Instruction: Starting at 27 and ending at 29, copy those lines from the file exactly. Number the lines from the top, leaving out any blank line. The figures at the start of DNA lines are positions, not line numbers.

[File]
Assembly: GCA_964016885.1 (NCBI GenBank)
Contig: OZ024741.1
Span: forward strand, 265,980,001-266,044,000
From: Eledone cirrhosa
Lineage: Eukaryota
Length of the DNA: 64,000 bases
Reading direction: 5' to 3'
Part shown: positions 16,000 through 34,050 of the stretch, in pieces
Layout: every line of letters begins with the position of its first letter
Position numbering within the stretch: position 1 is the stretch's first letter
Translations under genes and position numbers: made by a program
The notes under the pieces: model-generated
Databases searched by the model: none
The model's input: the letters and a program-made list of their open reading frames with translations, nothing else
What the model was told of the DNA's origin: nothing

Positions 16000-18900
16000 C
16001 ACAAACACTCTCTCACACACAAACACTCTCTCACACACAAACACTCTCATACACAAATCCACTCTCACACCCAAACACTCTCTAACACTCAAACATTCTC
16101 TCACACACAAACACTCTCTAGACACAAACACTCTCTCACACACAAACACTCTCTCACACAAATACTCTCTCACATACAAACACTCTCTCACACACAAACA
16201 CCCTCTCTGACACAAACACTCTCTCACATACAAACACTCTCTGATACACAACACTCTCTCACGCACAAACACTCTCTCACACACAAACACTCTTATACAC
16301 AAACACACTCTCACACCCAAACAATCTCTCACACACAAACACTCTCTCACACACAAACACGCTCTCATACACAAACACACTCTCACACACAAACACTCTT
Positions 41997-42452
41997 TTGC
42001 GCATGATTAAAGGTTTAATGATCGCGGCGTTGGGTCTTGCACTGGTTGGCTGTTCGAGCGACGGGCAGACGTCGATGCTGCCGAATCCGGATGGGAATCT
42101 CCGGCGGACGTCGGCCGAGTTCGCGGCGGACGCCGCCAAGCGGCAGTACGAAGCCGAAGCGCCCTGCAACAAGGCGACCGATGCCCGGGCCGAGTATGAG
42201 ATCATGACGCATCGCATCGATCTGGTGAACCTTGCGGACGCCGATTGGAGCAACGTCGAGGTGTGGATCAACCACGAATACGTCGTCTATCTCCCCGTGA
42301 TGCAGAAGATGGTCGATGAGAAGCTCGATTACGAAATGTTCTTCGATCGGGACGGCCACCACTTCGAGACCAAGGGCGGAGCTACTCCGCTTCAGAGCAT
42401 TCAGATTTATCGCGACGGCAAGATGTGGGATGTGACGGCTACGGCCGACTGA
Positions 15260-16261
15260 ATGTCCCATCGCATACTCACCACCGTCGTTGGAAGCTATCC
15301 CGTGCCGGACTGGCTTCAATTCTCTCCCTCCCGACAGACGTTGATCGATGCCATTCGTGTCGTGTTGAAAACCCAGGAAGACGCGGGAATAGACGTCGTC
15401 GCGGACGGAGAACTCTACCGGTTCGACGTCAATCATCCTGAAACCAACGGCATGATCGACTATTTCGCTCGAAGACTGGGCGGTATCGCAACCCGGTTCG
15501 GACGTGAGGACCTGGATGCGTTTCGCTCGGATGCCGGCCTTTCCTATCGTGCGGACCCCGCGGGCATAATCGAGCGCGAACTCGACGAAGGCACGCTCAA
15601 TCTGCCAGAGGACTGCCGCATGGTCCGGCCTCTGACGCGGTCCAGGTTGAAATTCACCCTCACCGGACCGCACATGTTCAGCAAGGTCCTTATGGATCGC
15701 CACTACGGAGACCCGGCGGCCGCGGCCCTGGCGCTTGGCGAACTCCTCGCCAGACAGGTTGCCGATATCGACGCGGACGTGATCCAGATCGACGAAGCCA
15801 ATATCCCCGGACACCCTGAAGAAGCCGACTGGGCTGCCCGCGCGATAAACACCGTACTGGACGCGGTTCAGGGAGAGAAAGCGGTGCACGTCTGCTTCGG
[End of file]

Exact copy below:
42301 TGCAGAAGATGGTCGATGAGAAGCTCGATTACGAAATGTTCTTCGATCGGGACGGCCACCACTTCGAGACCAAGGGCGGAGCTACTCCGCTTCAGAGCAT
42401 TCAGATTTATCGCGACGGCAAGATGTGGGATGTGACGGCTACGGCCGACTGA
Positions 15260-16261